First published in the Sunday Times on 6th December 2015.
When does artisan become corporate? This dilemma lies at the heart of many growth company stories. Enterprises start as “authentic” ventures offering an alternative to the mainstream. What makes them special is their independence and personality — the idea that they sell distinctive goods with soul, unlike faceless multinationals. Lots of customers seem to like this narrative, especially when it comes to food and drink.
But for many successful artisan businesses, ambition tends to take over. Gradually what appeared to be the original authenticity gives way to scale. The start-up matures and needs to raise external finance to fund expansion. Money replaces craft as the overriding priority. And so the culture changes: the founder with integrity sells out or becomes a capitalist. Either way, it seems that the initial philosophy may have to be compromised in the pursuit of financial advancement.
Yet often this version of events is itself a fraud. Many artisan producers can’t satisfy demand, or make products with consistent quality, or deliver great service, or stay solvent. You are no use to your customers if you sell wonderful items but make a loss and go broke. Local suppliers frequently provide limited variety or bad value. The economies and efficiencies that can accompany a national business are undeniable — and sometimes they mean better quality.
Often we buy the image, not the reality. Innocent Drinksseems to be quirky and indie: in fact it is owned by Coca-Cola.The Fairtrade and organic chocolate brand Green & Black’s is owned by the food goliath Mondelez. The funky Teapigs is owned by Tetley, which is controlled by the Indian conglomerate Tata. And Unilever owns Ben & Jerry’s, the groovy ice-cream maker started by two guys who looked like hippies. Quite a few so-called craft spirits are distilled under contract by big companies: they are virtual producers, supplying only the name and marketing.
There are trade-offs when we buy such brands. We want convenience and availability, which means mass production, but we also approve of the apparently genuine nature of the products. They are cleverly packaged to satisfy both requirements without appearing too phoney. God forbid one would succumb to George W Bush’s perceptive insight: “You can fool some of the people all the time, and those are the ones you want to concentrate on.”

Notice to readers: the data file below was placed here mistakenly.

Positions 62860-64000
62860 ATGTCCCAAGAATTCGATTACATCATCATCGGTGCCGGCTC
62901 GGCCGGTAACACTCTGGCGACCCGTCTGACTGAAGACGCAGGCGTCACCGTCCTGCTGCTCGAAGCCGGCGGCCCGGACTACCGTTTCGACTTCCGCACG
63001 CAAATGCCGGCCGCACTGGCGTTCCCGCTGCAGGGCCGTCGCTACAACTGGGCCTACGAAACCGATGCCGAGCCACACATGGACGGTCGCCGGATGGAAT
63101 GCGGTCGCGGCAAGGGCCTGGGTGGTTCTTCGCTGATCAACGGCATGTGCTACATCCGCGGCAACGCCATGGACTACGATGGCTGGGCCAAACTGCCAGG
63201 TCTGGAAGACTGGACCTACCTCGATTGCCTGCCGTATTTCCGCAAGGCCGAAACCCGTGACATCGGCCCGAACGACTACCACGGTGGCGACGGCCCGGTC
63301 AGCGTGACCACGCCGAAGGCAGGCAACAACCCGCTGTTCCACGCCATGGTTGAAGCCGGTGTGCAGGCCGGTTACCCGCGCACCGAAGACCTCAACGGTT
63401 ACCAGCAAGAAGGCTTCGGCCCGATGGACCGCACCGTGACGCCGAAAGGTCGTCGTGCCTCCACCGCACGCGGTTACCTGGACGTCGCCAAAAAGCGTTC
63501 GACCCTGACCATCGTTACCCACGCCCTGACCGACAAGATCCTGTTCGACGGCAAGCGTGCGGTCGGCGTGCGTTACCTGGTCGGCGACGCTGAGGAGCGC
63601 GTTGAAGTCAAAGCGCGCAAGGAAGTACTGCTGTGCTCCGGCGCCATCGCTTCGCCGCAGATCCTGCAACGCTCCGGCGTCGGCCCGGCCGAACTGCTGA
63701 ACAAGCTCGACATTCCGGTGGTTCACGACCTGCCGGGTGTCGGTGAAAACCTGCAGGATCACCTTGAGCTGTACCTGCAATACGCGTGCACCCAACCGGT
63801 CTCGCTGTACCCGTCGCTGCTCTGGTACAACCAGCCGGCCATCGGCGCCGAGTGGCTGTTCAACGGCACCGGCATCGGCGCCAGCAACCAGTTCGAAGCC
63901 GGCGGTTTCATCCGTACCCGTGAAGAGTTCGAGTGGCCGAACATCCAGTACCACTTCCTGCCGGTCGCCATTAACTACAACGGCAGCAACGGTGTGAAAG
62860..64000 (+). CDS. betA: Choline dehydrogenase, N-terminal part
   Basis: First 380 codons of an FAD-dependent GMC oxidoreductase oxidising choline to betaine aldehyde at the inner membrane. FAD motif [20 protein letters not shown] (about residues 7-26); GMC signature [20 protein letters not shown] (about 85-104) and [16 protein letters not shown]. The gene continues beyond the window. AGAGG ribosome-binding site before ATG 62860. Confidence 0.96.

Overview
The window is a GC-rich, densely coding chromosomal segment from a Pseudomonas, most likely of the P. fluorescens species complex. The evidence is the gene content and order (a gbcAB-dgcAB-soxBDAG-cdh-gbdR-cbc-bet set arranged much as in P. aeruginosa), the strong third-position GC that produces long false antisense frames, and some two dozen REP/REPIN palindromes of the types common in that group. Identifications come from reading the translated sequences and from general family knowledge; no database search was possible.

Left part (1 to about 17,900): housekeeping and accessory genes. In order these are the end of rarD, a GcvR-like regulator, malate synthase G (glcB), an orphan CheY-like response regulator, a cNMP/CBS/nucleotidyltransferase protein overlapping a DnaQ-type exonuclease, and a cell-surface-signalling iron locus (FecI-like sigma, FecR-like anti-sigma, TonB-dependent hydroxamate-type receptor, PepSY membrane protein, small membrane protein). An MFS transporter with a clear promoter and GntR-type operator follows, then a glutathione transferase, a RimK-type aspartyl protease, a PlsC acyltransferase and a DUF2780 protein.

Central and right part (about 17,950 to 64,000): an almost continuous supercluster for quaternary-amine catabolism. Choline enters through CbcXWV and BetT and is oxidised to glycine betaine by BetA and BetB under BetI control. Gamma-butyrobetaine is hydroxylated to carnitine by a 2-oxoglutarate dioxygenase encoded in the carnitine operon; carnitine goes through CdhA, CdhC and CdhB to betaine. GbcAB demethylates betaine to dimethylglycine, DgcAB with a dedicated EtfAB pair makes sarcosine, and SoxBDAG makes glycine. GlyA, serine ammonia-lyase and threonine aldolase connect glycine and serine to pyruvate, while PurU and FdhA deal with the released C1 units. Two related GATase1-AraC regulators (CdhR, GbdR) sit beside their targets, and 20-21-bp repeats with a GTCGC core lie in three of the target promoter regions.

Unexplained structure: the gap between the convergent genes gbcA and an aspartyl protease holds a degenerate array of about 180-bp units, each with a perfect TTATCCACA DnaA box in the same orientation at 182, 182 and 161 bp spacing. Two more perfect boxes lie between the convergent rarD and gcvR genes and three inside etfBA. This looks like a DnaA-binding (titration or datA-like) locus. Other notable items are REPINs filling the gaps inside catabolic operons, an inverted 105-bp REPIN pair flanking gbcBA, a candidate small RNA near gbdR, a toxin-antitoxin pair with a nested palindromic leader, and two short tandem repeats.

Lots of educated diners say they dislike “chain” restaurants, but plenty of locals cheered when we opened branches of Pizza Express all over the country in the 1990s, which is why the company did so well. Neighbourhood trattorias were often costly and served inferior meals — a lack of decent competition meant they could be lazy and unreliable. Eating out in Britain has improved significantly in the past 20 years, in part thanks to superior chains putting old-fashioned, unimaginative operators out of business — or forcing them to up their game.
Some have attacked the very concept of authenticity. As Peter York writes in his witty diatribe Authenticity is a Con: “I’m dead against authenticity, immediately suspicious of the word and its intentions. It is a word that reminds me of the fast one about to be pulled, the value to be added, the tosh about to be talked, the microconnoisseur at your elbow.”
He has a point. Many entrepreneurs display their artisanal credentials but are hopelessly uncommercial, or rely on charging extortionate prices because of the supposed provenance of their goods.
Others abuse the word artisan. Our Gail’s bakeries hand-make fresh bread, cakes and pastries, and never go near the Chorleywood bread process employed by the industrial bakers. Yet many rival retailers use frozen, machine-made products and call them “artisan”, “natural” and “freshly baked”. We hope our customers appreciate the difference in taste, and understand that not all bakeries are the same.
Companies can lose something special when the founder steps aside. Once their animating spirit has gone, the passion, vision and sense of heritage and detail dissipate. Rather than cultivating and promoting staff from within, external appointments are made. Outsourcing becomes more prevalent. The focus on lower- quality, cheaper suppliers becomes ever stronger. Neither Strada nor Giraffe (restaurant chains I co-founded or helped to develop) was the same once it had been swallowed up by a large company.
All businesses must strike a balance between the interests of the shareholders and customers. The former want to make an appropriate profit; the latter want to pay a fair price for items that deliver what is promised. Many entrepreneurs start a company with heroic intentions, but time and reality force accommodations.
Fierce competition, the need for external capital, responsibilities to staff, the urge to develop — these and other pressures mean their dreams are likely to be modified by practical concerns. Of course, every for-profit venture should serve its public, but it cannot stand still if it is to remain a going concern. It should evolve, adapting its economic model to the needs of the market and the constraints of its resources. Better to be a thriving semi-artisanal business than a dead authentic one.